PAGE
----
No One Is British

No one is British

On an island that has only existed

Eight millennia,


In a world that was born

Over four and a half

Billion years ago.


No one is British

In a land with a muddy,

Rain sodden history

Of raiders and invaders,

Of settlers and leavers


Rome took a chance

And Rome took charge

Then Rome retreated.


Not the first

And not the last

To dip a toe

In this archipelago.


Picti and Scotti and Attacotti

Preyed upon the shores.

Ravaged and rampaged

Looted and left.


In need of a place

To replace

Lost homes, Saxons and Angles

and Jutes showed up.

Desperately colonising

A nation of future colonialists.


No one is British.

On an island that has only existed

Eight millennia.


Keep your racism.

Keep your hate.


No one is British,

Not even you.


Sex, the charmed circle and disability

Note: This is almost 4000 words long… just thought you should have a heads up!  I was going to split it but it didn’t feel right…

What is the charmed circle?

In 1984, Gayle Rubin argued that we should view sex as a vector of oppression – we shun what we don’t understand and human sexuality is so varied that we inevitably don’t understand all of it so we do consider some acts as lesser or as abnormal. As such, we then end up oppressing people who carry out those acts and society creates a hierarchy of sex.

“Like gender, sexuality is political. It is organized into systems of power, which reward and encourage some individuals and activities, while punishing and suppressing others.”
– Rubin

A significant consequence of a hierarchy of sex is the creation of moral panic.  Historically we have seen panic and moral outrage in response to different sexual behaviour, eg sex outside of marriage, same sex sex, prostitution and obscene material.  The theme they share is always that they are outside the privileged, or charmed, circle of behaviour.  One reason these panics create such out roar is because the behaviour and activity is seen, ultimately, as a threat to civilisation.  If ‘bad’ types of sex are allowed to become mainstream then even ‘worse’ behaviours will follow. We see this when fear of children being molested is brought up in arguments about allowing same sex marriage.

Time and place are important when looking at what is and isn’t acceptable.  Sexual behaviours have changed rapidly in the last century and this speed has created confusion about what is ‘normal’ when it comes to sex.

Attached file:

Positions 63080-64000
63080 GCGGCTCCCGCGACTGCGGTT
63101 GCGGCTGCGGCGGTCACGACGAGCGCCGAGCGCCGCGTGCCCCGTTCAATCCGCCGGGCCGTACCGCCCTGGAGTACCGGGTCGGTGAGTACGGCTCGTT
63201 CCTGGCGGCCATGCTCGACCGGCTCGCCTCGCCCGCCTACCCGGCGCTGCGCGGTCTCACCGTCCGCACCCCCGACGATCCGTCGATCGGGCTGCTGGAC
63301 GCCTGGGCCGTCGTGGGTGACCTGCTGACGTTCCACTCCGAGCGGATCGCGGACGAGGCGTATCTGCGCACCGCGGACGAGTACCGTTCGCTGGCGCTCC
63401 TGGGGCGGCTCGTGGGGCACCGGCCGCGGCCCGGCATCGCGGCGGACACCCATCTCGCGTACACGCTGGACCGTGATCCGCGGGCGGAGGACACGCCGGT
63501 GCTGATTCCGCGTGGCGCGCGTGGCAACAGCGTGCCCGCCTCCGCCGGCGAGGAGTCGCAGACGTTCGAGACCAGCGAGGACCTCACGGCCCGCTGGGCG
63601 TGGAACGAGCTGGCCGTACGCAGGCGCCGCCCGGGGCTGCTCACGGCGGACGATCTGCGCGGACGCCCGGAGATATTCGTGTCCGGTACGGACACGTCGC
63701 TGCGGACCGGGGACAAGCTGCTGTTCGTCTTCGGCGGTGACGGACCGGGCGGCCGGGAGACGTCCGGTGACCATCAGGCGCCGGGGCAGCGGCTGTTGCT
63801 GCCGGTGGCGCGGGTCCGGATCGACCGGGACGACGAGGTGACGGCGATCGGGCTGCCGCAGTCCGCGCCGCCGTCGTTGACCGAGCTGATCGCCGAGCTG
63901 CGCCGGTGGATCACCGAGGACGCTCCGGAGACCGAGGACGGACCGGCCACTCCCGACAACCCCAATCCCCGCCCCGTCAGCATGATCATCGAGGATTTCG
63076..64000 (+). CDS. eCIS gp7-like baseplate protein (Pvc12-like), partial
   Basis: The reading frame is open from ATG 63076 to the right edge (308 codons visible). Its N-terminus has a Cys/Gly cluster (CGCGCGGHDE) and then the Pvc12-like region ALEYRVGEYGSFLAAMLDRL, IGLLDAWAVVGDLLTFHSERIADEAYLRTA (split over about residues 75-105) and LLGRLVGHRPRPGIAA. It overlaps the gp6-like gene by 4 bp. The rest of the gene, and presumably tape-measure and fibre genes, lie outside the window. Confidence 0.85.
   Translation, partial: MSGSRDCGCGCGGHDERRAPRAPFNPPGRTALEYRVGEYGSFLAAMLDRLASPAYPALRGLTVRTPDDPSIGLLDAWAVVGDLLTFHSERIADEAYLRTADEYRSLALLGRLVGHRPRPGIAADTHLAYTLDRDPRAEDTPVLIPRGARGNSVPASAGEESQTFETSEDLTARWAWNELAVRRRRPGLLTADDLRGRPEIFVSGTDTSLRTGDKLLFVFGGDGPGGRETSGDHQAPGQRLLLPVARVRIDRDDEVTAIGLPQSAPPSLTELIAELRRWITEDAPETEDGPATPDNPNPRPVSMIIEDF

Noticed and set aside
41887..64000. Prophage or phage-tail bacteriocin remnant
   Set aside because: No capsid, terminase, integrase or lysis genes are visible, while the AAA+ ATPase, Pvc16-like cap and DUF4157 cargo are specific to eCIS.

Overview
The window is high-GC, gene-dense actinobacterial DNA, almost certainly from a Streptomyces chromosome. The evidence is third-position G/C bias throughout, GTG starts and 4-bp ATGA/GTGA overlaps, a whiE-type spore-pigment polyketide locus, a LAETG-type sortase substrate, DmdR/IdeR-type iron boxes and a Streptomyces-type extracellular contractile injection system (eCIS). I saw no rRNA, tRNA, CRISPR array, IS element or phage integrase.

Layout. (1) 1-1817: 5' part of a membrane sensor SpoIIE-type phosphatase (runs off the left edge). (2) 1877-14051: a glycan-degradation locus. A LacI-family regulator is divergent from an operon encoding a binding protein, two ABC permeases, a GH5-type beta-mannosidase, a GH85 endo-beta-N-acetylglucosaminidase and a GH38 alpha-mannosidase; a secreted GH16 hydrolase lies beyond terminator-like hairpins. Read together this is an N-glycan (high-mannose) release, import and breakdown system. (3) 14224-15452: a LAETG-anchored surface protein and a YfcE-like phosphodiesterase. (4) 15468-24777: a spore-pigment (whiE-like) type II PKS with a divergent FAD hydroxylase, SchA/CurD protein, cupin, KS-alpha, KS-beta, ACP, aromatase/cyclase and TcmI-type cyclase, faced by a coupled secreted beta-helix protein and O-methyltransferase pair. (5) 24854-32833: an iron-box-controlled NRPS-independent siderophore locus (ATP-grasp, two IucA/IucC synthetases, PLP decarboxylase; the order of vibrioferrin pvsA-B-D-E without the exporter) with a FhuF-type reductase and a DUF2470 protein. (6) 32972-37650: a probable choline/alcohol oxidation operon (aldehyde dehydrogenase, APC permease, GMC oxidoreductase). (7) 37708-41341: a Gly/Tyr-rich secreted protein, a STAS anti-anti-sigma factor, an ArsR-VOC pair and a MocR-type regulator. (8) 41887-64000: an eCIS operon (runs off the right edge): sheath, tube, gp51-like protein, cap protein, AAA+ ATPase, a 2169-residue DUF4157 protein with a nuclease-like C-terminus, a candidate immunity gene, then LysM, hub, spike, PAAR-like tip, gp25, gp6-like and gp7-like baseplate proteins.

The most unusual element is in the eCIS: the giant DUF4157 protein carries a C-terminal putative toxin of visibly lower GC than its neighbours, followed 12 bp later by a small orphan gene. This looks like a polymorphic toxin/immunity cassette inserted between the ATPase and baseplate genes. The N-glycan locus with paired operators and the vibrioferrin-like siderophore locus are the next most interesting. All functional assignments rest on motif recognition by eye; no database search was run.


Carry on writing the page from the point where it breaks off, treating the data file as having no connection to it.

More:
“Regarding sexual normalcy from a social perspective, the individual accepts societal norms for choice of sexual object and activities.  Within a given society, sexual norms may differ according to a subgroup’s religion, education, political beliefs, or socioeconomic status.”
– Leslie R Schover and Soren Buus Jensen

To try and illustrate the concept that certain sexual behaviours are considered privileged over others, Rubin developed the charmed circle.  Sexual activities which are judged by society as being good or natural are set up within a binary where the flip side is then unnatural and bad.  The inner circle is where good sex takes place and the outer therefore is where deviant sex is place.  This diagram shows how different values are used to judge the acceptability of different types of sexual behaviours and demarcates the line between normal and abnormal.

In setting up a binary of good and bad behaviour the charmed circle, by extension, creates good and bad people.  In reality of course, we are all complex layers of differing, and sometimes competing, identities and this matrix of interaction can balance out certain sexual behaviours or come together to emphasis the prejudice that is cast on a person’s sexual identity.  It is important to note that making the ‘right’ decisions about sexual behaviour can result in our belonging to, or not, a particular group, to having citizen ship of a particular society.

As a disabled person who is interested in disability and sexuality, I shall be viewing the charmed circle through a disability lens.  Having said that, I don’t feel I can truly step away from my other identities and hence this will not be an unbiased look at the charmed circle.  In addition to being disabled, I feel it is important to note here that I am also bisexual, feminist, single and cannot have penetrative sex. These are all parts of my identity and as such they will affect how I view the charmed circle.